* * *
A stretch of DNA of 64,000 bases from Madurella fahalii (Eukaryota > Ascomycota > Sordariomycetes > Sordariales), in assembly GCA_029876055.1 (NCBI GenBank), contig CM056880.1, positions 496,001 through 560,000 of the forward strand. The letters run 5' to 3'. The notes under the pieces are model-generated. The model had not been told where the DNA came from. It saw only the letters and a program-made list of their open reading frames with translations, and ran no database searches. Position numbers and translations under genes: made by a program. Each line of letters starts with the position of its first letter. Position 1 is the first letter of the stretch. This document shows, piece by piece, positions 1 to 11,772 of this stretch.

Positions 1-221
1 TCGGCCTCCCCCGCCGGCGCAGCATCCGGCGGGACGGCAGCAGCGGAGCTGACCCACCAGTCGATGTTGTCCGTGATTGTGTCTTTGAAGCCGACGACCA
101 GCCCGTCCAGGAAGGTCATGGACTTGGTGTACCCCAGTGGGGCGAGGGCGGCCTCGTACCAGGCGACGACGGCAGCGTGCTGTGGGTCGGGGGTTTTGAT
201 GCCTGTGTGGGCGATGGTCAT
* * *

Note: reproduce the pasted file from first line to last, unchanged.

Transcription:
A stretch of DNA of 64,000 bases from Madurella fahalii (Eukaryota > Ascomycota > Sordariomycetes > Sordariales), in assembly GCA_029876055.1 (NCBI GenBank), contig CM056880.1, positions 496,001 through 560,000 of the forward strand. The letters run 5' to 3'. The notes under the pieces are model-generated. The model had not been told where the DNA came from. It saw only the letters and a program-made list of their open reading frames with translations, and ran no database searches. Position numbers and translations under genes: made by a program. Each line of letters starts with the position of its first letter. Position 1 is the first letter of the stretch. This document shows, piece by piece, positions 1 to 11,772 of this stretch.

Positions 1-221
1 TCGGCCTCCCCCGCCGGCGCAGCATCCGGCGGGACGGCAGCAGCGGAGCTGACCCACCAGTCGATGTTGTCCGTGATTGTGTCTTTGAAGCCGACGACCA
101 GCCCGTCCAGGAAGGTCATGGACTTGGTGTACCCCAGTGGGGCGAGGGCGGCCTCGTACCAGGCGACGACGGCAGCGTGCTGTGGGTCGGGGGTTTTGAT
201 GCCTGTGTGGGCGATGGTCAT